Beehive Archive: Raising Hopes— And Oysters?—In Great Salt Lake
The Mountain West is not known for its seafood. But that did not stop Utahns from trying — several times over seven decades — to cultivate oysters in Great Salt Lake.
It started when white settlers in the Salt Lake Valley imagined the desert blossoming as the rose. This vision included turning Great Salt Lake into a site for aquaculture. In 1853, an opinion column in the Deseret News recommended raising oysters by simply directing the appropriate amount of fresh water into a portion of the salty lake. The author envisioned not just oysters, but “clam, crab and lobster,” and even salmon and shad.
It turns out that the prospect of oysters in the lake was more than just idle speculation. In 1882, an entrepreneur in Corinne went so far as to buy 600 oyster seedlings. In 1898, an expert from the US Fisheries Service spent three weeks investigating the Jordan, Weber, and Bear River Bays for the possibility of raising oysters, but decided the idea was not commercially viable. This early round of experiments failed due to high levels of mud flowing in from the rivers, not to mention the highly variable levels of salt in the water.
Still, some Utahns entertained this possibility into the twentieth century. In 1917, R.H. Siddoway, who was Utah’s Fish and Game commissioner, investigated Bear River Bay for its oyster-raising potential. Siddoway hoped that the new Lucin Cutoff — a causeway through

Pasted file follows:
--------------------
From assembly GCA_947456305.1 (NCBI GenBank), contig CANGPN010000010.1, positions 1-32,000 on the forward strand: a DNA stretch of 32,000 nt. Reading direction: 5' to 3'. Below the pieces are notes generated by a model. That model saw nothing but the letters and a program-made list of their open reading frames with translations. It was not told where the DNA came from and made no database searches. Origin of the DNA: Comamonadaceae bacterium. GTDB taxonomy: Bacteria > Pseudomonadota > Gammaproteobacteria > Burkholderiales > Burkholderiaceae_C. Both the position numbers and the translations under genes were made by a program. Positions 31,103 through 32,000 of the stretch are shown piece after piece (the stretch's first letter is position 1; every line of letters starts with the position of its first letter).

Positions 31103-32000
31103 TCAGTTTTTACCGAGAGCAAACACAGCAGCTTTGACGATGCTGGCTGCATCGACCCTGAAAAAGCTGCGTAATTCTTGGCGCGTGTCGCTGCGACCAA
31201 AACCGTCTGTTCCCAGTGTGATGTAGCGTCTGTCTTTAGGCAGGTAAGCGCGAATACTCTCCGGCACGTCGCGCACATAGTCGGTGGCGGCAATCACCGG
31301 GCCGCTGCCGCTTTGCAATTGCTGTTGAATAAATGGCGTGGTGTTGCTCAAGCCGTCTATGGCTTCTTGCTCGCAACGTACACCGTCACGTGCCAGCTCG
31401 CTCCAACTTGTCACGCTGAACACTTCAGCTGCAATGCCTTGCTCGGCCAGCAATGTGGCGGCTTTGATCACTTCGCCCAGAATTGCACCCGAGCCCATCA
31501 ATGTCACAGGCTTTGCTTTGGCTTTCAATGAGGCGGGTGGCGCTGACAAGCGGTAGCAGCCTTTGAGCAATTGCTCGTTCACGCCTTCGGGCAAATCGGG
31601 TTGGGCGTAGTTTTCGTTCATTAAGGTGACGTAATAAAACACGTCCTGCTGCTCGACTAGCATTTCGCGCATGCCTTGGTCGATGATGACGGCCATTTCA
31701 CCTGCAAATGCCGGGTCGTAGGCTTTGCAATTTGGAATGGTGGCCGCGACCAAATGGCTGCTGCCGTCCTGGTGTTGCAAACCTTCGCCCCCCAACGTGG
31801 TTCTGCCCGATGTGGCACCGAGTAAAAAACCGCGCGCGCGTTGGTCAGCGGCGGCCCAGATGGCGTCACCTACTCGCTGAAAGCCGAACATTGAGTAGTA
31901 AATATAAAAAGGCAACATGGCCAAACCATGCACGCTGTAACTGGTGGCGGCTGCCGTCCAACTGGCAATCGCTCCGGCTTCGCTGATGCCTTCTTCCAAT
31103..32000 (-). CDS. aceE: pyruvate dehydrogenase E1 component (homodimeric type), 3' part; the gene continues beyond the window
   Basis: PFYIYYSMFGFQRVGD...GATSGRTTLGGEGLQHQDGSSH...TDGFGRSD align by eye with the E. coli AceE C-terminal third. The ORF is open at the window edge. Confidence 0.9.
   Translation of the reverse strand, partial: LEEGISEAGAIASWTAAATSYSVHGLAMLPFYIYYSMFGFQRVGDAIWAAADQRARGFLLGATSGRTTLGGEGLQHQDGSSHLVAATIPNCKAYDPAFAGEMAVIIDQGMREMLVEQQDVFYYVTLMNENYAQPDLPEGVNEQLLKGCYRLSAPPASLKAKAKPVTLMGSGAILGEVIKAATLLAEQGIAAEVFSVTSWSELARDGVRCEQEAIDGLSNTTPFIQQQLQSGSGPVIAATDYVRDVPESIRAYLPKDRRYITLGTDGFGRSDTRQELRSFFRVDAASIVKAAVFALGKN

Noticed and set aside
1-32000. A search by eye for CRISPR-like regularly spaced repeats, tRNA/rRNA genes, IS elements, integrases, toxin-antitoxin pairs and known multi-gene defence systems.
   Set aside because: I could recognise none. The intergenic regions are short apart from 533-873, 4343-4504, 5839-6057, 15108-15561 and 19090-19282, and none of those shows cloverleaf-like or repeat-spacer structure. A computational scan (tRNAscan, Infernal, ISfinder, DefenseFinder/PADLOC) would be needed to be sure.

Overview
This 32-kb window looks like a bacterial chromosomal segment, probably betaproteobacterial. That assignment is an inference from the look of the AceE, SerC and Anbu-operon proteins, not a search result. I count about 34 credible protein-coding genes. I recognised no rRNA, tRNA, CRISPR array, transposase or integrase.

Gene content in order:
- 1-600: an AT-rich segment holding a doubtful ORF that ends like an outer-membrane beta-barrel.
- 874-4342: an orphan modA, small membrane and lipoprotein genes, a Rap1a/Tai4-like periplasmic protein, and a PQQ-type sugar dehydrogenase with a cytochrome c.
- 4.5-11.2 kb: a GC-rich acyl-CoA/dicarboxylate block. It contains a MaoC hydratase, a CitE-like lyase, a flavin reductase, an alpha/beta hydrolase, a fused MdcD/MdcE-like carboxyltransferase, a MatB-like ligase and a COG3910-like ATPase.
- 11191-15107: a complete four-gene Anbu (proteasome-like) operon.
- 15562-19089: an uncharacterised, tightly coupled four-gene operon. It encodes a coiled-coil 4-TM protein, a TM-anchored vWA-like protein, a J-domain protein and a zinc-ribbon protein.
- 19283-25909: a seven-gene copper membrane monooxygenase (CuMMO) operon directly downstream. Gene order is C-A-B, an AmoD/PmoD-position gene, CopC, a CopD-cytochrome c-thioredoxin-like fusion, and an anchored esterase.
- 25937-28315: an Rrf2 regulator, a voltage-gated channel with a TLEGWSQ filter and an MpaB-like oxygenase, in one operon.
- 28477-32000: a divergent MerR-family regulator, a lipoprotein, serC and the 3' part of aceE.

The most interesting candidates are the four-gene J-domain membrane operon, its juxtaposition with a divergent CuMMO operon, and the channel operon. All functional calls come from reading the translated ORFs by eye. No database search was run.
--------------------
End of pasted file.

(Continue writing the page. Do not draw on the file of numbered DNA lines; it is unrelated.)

Great Salt Lake completed in 1904 — had freshened the water enough to be favorable for oysters. The salinity tests were encouraging, and Siddoway felt so optimistic that he made plans to introduce oyster seed into the waters. But the results — again — were unfavorable.
So, do these oyster experiments reflect a hardy resourcefulness, or just a refusal to accept the constraints of our natural environment? For better or worse, Utahns have long tried to make a living — or money — or both — by bending nature to human will.
The Beehive Archive is a project of Utah Humanities, produced in partnership with Utah Public Radio and KCPW Radio with funding from the Lawrence T. and Janet T. Dee Foundation. Find sources and past episodes at Utah Stories from the Beehive Archive.